I couldn’t BELIEVE the things my parents would NOT let me watch when I was a kid. In my mind, EVERYONE got to see all the best movies and they basically had run of the television in their homes. I remember how badly I wanted to watch some of the coolest action movies when I was a wee lad. Well, that was a no, and now I know why.
As Renee and I continue to try raising independent kids who can confidently think for themselves, I am careful to remember that there is a balance in doing this. We want our children to grow to be strong, wise, and ready to face what life has for them. We also do not want them exposed to dangers that may permanently or irreparably harm them.
This became real to me the recently when my 12-year-old son wanted to watch a movie that “everyone else gets to watch.” I too wanted to watch these movies when I was a kid and my parents had very little sympathy for my trouble. I mean, c’mon mom and dad… the least you could do is let this sweet little 11-year-old watch Die Hard. What is this, jail? Back to my son- I thought to myself, “If we’re trying to raise independent kids, why do we monitor what he’s watching? Why do we care what he watches, but we let him decide for himself if he wears a jacket outside on a cold day?”
In this case and most others, what everyone else does doesn’t matter to us.
The answer to this question is simple: there are things that kids are ready to handle and others they are not. More importantly, there are natural consequences that are good for them to experience and there are other dangerous situations they may not understand that can have long-term or life-altering consequences. In general terms, I would split these into categories: 1. Things we decide 2. Things they decide
Things We Decide
- The adults they’re with. We expose our kids to adults of high character and good integrity. We want their grandparents in their lives. We don’t do sleepovers at people’s homes. Each adult in our kids’ lives must be trusted, not by our kids, but by us.
- The media they consume. We don’t allow video games. We are the mean parents who are strict about the movies we watch. Social media is not happening. There is no screen viewing without our consent. Media is the #1 influencer of our kids and they are not mature enough to know the dangers it can bring.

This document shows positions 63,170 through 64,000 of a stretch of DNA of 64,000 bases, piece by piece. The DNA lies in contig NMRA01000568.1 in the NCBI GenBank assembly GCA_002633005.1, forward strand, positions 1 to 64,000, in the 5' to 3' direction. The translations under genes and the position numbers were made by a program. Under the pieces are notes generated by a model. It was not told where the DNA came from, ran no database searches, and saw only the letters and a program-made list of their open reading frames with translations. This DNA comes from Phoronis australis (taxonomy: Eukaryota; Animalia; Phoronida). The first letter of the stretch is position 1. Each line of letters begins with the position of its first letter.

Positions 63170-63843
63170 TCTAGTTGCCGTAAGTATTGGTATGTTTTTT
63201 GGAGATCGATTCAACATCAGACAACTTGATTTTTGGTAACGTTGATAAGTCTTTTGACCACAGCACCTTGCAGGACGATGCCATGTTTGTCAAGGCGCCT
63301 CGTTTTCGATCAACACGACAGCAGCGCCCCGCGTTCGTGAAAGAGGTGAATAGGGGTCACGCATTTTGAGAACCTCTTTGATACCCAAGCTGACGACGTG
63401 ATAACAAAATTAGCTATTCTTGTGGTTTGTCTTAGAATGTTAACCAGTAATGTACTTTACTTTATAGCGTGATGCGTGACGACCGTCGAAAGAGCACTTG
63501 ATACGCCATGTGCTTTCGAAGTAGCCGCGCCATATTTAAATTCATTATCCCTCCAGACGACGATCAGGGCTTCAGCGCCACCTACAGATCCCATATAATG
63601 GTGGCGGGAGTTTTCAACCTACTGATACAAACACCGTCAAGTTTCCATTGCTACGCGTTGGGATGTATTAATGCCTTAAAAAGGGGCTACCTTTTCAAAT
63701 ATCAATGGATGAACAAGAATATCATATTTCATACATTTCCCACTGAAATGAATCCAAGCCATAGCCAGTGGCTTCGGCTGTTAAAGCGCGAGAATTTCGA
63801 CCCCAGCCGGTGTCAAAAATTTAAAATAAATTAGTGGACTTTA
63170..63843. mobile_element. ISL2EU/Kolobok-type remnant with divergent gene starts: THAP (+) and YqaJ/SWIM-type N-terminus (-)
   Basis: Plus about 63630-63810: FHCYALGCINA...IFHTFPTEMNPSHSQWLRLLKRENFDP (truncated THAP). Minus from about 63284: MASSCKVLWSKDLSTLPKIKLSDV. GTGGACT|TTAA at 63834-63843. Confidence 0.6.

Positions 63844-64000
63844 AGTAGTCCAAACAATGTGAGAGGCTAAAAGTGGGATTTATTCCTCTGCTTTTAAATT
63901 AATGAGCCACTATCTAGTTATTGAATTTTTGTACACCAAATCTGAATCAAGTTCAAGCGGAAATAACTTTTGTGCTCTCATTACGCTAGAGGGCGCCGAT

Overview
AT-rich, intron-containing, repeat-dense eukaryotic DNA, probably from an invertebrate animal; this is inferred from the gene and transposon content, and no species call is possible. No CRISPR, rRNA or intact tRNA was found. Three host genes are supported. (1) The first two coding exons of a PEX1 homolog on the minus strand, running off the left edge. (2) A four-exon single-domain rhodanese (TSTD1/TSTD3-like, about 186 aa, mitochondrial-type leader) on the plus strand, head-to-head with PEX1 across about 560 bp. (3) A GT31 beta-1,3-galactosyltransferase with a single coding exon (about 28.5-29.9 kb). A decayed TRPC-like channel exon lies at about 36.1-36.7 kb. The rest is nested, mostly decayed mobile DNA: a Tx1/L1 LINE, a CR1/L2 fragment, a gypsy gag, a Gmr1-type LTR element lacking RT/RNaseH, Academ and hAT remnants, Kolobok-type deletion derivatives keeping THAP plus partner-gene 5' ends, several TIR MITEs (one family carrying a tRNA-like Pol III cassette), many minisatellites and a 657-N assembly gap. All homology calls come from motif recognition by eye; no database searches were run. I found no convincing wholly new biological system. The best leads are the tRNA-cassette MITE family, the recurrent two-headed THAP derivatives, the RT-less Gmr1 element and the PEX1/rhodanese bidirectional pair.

- Where they go to school. Education is the #2 influence in a child’s life. My kids may tire of a small school, or a Christian school… or a school where I’m the Principal;) However, the stakes of a good education are too great for a child to decide.
Things They Decide
- If they’re going to obey. They don’t have to listen, agree, or do what we ask. I would advise it, of course, because there are consequences for not doing so. As we know from adulthood, life goes a whole lot easier when we do what we’re supposed to.
- How well they will do in school. We won’t coerce, beg, or yell our kids into doing well in school. We also won’t stay up until midnight finishing late assignments with them that should have been done earlier. We will, however, put them in a great environment to succeed, offer them loving support, and allow the consequences of failing to run their course.
- Things with normal life consequences. We typically won’t make our kids put on a jacket on a cold day or finish their dinner. They can learn those things are good ideas when they get cold or see those same leftovers waiting for them the next morning at breakfast. Seems like a pretty small price for a great lesson.
I was empathetic to my son, but definitely would not change my mind about the movie. I told him that he can make many choices, but I am responsible to help him decide which media he allows into his head. In this case and most others, what everyone else does doesn’t matter to us. I then let him choose another movie, which he ended up loving, because the truth is that he pretty much loves any movie. I also held off from using “You’ll thank me later” on him. He will, but that’s really annoying to a 12-year-old.